Turning the dial to Wi-Fi launches a menu with six options aimed primarily at using the camera with a smartphone, or sending photos and videos to a smartphone. The camera uses NFC (near-field communication) to connect to smartphones, and it's easy to set up. There also is a group share option, as well as a Home Monitor selection that allows you use your smartphone as a baby monitor, for example, using the free app of the same name.

Left of the shutter-release and power buttons is the Mobile button, which sounds duplicative of the Wi-Fi mode dial position. And it is, with its MobileLink and remote viewfinder options also available in the Wi-Fi menu. But it's easier to reach those here. And, using the AutoShare function, you can automatically transfer files to a smartphone while the camera is in shooting mode, without having to change modes and transfer the files later using the Wi-Fi mode and menu.


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In case you tire of making all camera settings changes via the buttons on the back panel, you can use the iFn button, which is customizable and offers a total of five settings options, dependent upon the shooting mode. For example, in Manual mode, exposure compensation is not displayed.

iFn menu options:
  • Aperture
  • Shutter speed
  • EV (exposure value)
  • ISO
  • White balance

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Shown here is the small external flash (optional) that was included with our test camera. Here, the flash is folded down for minimal intrusion when not in use. When you fold the flash down, the on-screen flash icon shows that the flash is turned off.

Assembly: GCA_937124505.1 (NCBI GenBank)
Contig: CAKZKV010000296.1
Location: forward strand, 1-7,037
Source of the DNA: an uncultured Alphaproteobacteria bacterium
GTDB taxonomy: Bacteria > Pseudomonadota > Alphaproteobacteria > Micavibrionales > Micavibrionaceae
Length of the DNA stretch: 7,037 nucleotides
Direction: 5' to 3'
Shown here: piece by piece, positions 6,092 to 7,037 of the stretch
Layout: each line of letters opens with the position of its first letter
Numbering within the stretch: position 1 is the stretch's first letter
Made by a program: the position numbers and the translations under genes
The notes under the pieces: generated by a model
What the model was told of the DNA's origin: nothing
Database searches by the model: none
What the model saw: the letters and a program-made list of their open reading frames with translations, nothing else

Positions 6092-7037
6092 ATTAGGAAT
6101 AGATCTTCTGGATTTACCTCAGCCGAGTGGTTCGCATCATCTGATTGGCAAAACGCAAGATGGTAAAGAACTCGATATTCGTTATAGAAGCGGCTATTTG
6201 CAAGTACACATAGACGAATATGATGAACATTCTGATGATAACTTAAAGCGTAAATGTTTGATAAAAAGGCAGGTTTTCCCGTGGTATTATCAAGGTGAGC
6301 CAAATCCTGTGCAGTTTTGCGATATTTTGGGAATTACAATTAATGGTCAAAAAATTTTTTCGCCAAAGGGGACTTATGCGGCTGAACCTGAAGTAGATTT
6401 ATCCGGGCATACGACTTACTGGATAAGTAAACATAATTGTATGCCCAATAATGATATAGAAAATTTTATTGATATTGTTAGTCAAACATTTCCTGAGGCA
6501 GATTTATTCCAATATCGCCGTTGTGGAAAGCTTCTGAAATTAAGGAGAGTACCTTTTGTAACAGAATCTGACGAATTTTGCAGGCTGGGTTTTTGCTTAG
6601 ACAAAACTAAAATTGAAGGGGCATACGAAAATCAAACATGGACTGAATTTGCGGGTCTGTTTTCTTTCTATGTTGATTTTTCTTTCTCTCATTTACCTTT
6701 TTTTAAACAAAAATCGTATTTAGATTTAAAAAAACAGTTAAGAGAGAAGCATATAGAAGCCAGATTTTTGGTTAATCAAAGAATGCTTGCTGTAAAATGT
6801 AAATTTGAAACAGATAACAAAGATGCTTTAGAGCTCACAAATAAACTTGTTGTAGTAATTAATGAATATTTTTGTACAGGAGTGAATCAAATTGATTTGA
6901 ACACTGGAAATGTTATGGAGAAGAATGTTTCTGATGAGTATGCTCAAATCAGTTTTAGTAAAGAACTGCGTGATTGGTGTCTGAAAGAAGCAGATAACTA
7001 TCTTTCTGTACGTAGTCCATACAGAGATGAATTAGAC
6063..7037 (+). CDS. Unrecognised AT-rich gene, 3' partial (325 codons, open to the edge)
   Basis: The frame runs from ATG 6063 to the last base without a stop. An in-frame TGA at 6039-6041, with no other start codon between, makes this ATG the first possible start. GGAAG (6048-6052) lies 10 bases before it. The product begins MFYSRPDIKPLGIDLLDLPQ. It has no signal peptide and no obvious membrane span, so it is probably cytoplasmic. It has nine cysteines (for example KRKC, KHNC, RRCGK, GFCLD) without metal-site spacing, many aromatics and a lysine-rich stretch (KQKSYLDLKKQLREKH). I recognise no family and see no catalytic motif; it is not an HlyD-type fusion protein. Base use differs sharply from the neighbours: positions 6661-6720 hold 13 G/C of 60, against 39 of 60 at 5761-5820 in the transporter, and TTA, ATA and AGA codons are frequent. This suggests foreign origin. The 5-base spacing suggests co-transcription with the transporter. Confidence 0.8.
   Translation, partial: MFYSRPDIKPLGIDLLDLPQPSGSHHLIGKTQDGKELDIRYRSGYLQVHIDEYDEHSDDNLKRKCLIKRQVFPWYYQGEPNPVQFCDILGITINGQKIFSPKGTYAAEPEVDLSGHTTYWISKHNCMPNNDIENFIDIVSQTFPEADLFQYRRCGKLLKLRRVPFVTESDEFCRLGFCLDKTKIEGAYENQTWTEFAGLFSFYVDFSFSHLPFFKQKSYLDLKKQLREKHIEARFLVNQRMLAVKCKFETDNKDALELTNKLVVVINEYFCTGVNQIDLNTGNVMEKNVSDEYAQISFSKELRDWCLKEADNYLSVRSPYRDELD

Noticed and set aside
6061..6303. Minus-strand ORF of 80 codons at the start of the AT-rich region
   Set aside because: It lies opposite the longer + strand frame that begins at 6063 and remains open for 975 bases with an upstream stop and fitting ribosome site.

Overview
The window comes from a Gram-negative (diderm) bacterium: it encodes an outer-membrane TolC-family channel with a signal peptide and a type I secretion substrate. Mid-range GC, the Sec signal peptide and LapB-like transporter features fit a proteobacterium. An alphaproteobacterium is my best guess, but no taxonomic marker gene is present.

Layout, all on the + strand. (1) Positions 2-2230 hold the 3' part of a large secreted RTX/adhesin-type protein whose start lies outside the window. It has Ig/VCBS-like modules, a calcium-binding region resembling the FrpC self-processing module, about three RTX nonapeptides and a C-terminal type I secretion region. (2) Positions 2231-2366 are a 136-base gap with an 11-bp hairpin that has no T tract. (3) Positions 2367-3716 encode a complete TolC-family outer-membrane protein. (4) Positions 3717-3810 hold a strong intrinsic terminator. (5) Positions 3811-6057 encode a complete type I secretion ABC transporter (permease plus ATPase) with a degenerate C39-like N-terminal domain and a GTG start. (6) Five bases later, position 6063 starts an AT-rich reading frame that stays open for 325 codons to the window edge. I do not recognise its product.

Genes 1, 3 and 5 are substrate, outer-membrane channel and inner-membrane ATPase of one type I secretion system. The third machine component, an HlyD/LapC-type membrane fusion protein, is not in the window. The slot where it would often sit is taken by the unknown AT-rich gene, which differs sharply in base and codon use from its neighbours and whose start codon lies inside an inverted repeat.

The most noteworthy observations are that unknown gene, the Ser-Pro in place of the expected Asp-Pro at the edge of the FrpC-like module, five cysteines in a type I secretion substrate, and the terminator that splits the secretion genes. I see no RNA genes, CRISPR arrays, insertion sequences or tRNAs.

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This small external flash flips upward on a spring-loaded hinge. Unfortunately, it does not cast around too much light. It was disappointing that even when shooting a subject at fairly close range, the flash tended to produce inadequate results.



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With a flash shoe at your disposal, of course, you can get yourself a much bigger external flash to illuminate your subjects.


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There are just two ports on the side of the camera, hidden behind a small door with a spring-loaded hinge. So small, in fact, and flush with the camera body that you'll need to get a fingernail in the little gap to spring it open.


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The NX3000 stores photos and videos on a microSD card. This provides one convenience - you could slip it into your smartphone's memory card slot. But with NFC and Wi-Fi connectivity, it seems unlikely you'd need to or want to. If you have a card reader that doesn't have a microSD slot, you'll need the adapter that comes with microSD cards.

The camera comes with a USB cable that plugs into the power brick for charging the battery while it's inside the camera. For that matter, the camera battery will also charge while the camera is connected to a computer's USB port. The Li-ion battery has a respectable battery life rating from CIPA of 370 shots (half shot with flash). But, I got a lot further on one charge. Using a fair amount of burst mode and not much flash, I recorded 1,865 photos and nine short videos on one charge.


Visitors of Steves can visit the stores below for real-time pricing and availability. You can also find hot, soon to expire online offers on a variety of cameras and accessories at our very own Camera Deals page.